Representative Wachtmann has introduced H.B 473 which will implement Ohio’s regulatory program under the Great Lakes Compact.  H.B. 473 follows last summer’s veto by Governor Kasich of H.B. 231 which was criticized by environmental groups and former Governor Taft and Senator Voinovich as not protective enough of Lake Erie.

The Great Lakes Compact was

Traditionally, EPA has regulated storm water differently than point source discharges.  Regulators recognized that it was easier to install new technology to reduce pollutant loading from a specific industrial process with a specific "end of pipe" discharge point.  Storm water was much more unpredictable.

Therefore, U.S. EPA regulated storm water using general NPDES permits without specific

The Northeast Ohio Regional Sewer District (NEORSD) has entered into a settlement with U.S. EPA to fix its combined sewer overflow issues (CSOs).  Included in the settlement is a provision which requires NEORSD to spend $42 million in eight years to eliminate 44 million gallons of storm water from entering its sewer system.  This portion

Hydraulic fracking provides the opportunity to tap into massive natural gas reserves which is located deep beneath the earth.  In Ohio and Pennsylvania, Marcellus and Utica Shale is sedimentary rock which contains huge quantities of natural gas.

Hydraulic fracking uses water injected at high pressure to break up the rock allowing the gas to be released into wells.  The process uses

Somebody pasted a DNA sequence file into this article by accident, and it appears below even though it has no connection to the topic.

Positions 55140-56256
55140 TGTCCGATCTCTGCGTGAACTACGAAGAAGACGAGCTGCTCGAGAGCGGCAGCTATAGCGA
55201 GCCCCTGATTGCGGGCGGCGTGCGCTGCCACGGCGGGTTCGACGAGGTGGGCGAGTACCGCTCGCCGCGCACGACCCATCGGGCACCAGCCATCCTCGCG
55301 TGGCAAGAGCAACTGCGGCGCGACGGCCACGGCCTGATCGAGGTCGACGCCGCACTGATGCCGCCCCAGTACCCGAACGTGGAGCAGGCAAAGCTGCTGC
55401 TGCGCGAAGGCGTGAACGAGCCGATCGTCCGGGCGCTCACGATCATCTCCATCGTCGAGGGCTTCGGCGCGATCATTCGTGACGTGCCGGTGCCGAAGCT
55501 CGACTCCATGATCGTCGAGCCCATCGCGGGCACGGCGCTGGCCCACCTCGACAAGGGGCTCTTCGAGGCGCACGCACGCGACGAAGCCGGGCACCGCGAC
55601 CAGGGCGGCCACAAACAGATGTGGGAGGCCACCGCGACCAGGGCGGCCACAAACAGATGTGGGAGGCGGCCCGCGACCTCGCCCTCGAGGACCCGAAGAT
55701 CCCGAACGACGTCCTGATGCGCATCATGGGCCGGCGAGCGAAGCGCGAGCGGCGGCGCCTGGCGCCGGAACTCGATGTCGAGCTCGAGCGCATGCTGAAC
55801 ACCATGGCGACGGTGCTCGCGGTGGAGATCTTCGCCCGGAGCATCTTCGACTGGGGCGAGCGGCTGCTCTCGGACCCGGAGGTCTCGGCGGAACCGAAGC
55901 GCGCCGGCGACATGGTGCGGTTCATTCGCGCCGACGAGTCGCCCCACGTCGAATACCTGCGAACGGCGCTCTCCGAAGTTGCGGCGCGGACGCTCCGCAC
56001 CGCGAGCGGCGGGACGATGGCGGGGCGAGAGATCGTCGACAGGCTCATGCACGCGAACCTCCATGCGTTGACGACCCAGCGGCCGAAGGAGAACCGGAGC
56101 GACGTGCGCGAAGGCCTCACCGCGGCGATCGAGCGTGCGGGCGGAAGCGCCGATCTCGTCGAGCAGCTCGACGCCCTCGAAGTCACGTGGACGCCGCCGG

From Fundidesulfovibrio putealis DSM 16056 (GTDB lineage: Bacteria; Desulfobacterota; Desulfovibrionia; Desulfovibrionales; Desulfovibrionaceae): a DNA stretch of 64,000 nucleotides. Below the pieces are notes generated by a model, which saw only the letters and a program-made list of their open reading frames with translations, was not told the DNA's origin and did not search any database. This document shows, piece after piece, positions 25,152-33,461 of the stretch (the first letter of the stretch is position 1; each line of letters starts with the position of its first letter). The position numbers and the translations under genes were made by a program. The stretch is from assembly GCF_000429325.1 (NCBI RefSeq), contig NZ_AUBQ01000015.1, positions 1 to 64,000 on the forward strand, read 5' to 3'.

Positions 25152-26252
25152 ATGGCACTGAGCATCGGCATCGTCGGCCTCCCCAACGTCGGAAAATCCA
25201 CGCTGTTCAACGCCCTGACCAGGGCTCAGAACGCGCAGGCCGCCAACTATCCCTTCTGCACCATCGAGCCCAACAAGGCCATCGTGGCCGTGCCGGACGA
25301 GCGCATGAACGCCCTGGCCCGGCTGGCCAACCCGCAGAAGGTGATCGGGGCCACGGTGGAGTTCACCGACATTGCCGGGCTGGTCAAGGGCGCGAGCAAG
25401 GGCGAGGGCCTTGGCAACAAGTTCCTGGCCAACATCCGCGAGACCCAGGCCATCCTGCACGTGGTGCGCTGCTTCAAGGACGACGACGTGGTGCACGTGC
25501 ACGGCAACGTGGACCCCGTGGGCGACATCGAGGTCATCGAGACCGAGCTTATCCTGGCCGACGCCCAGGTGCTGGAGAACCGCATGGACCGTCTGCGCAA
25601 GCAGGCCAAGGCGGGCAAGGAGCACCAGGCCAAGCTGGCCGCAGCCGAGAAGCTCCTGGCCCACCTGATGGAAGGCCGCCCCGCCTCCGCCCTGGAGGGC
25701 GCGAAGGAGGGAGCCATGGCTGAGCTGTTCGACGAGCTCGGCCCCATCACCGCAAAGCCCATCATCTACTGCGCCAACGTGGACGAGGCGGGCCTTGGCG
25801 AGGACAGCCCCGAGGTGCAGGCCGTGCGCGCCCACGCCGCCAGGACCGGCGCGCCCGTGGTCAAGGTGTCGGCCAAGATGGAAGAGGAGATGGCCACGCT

On December 17th, Ohio EPA re-issued a huge set of rules that impact industry, developers and the farming community.  The surface water quality rule package includes interrelated sets of rules dealing with the following areas of regulation:

  • Stream Mitigation–   Contains an entirely new proposal for how to determine the amount of mitigation required for stream impacts.

On November 23, 2009, the U.S. Environmental Protection Agency (EPA) finalized new rules intended to control stormwater pollution from construction sites.  The rule takes effect on February 2010 and will be phased in over four years. 

The most significant new requirement is the imposition of numeric discharge limits from larger construction sites.  In the past, U.S. EPA required construction site owners/operators to